Studio Review – True Yoga Vermont, Rutland, VT

At the end of June 2019 I traveled with my husband to Vermont, for me it was for the first time, to attend a training for work. We extended my work trip into a little mini-vacation, renting an adorable Airbnb on a lake, riding bike trails, visiting farmers markets, and of course going to yoga classes. The first studio I visited in Vermont was in Rutland, a small city south of Burlington by about an hour and where my work training was held. I found True Yoga Vermont online and signed up for their new student deal which was just $20 for a week of unlimited classes.

There is something that you should know about True Yoga Vermont before going – it’s a hot yoga studio. They have hot pilates, Bikram, and flow classes. It’s my opinion that hot yoga is not for everyone, but many people love the experience of doing yoga in a very hot room. True Yoga Vermont certainly believes that hot yoga is for everyone as they outline in their FAQ section. Just know that hot yoga is demanding, so take it at your own pace, even experienced yoga students will likely struggle with the stress of the heat if not used to it. The heat may also cause some to feel dizzy, be sure to rest if you’re feeling fatigued – trust me, teachers don’t mind at all if you rest in child’s pose for a while or a long time, we understand that you are listening to your body.

Regardless of the heat, or because of the heat?, True Yoga Vermont is a fantastic studio in a old renovated bowling alley with tons of character. The owner, Liz, does a great job of making new students feel welcome whether they’re just new to the studio or they’re new to yoga in general. The studio’s website has guidelines of what to expect, how to make the best of your new yoga practice, and how to safely see results from practicing in the heat. Better than just a great website, True Yoga Vermont’s staff are friendly once you arrive and there’s even a sweet little goodies bag for new students after their first class, a detail that gave me the warm fuzzies.


As mentioned, the studio is in an old bowling alley on the second floor. There are two studios in the space and a spacious welcoming area complete with merchandise for sale – clothes, mats, and more. There is also a big changing area that has two showers which are vital after a class in which simply entering the space makes sweat bead on the body. Honestly, during the flow class I attended I saw sweat on my arms where I’d never noticed sweat before, it was quite interesting and obviously a detoxifying and purifying experience. For sure it felt effective.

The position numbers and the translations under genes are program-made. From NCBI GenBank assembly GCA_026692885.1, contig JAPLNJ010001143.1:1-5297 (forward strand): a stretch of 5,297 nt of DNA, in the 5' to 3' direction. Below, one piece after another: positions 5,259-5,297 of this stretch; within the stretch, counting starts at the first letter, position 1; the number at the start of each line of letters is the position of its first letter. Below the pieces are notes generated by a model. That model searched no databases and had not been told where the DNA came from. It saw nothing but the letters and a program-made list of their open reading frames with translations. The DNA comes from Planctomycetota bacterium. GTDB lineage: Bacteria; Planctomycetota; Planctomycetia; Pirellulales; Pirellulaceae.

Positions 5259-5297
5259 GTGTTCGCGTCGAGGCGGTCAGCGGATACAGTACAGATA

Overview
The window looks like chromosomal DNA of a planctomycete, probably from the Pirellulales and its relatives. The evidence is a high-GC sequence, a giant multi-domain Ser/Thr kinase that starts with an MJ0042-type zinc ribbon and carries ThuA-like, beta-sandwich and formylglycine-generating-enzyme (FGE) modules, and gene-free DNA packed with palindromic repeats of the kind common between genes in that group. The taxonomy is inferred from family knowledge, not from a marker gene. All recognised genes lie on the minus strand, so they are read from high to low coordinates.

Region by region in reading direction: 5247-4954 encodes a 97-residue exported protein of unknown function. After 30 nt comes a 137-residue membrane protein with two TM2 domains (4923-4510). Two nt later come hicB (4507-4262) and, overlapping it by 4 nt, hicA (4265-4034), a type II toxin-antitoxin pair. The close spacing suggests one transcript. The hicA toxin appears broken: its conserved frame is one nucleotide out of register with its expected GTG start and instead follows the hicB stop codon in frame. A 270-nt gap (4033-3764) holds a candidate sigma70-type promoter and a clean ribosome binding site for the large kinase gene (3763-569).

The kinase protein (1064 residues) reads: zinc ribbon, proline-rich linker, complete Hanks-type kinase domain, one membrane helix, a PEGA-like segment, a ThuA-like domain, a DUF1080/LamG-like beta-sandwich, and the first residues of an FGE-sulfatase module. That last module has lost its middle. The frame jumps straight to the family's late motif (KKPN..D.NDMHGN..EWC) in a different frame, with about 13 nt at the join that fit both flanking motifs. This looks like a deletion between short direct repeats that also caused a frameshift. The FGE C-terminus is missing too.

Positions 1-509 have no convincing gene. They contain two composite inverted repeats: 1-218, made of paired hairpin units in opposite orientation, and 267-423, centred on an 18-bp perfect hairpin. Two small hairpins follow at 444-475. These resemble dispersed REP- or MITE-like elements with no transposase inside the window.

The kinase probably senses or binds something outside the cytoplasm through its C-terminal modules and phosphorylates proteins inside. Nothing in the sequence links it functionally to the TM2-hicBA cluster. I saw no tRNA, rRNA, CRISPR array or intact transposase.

Liz’s welcome statement on the homepage of the website states that it’s normal to feel nervous and excited when trying yoga or hot yoga for the first time, but that the studio is there to support and guide through the experience and that there is no need to know what you’re doing or to be flexible in order to attend. She also says that True Yoga Vermont is a community, I love that. It is a ethos of mine to learn my students’ names, to learn about their lives outside of the studio and to mold unique classes that will aid them on and off the mat, clearly Liz and everyone else at True Yoga Vermont have similar sentiments. I definitely noticed during class that Liz knew her returning students and gave them coaching throughout their practice. She spoke to me before class as a new student to gauge my level, not out of judgement, but to see how much aid I would need. What every good teacher should be doing.

Unfortunately I did not get to maximize my new student special of a week of unlimited classes. I was planning to return the following two days that I was in Rutland, but I can’t have all of our vacations revolve around yoga, so spent quality time on bike trails and eating ice cream with my husband instead. If you live in Rutland I encourage you to try the new student special and to get to as many classes as you can. If I’m ever back in quaint Rutland, I will for sure be returning to True Yoga Vermont.



(expensive!) Yoga Gear

Previously I used to scoff and pity those yogis who bought expensive yoga gear to practice in. It seemed very absurd to me to spend a lot of money on a hobby that can literally be practiced anywhere, at anytime, and in any clothes, ok well maybe not a great idea to float into bakasana in a mini skirt, but you know what I mean.

Ever since I can remember, I’ve always practiced in typical sweats bought at any box store, and I never had any personal complaints. The clothes I practiced in never really had any positive or negative effect on my practice. All was well.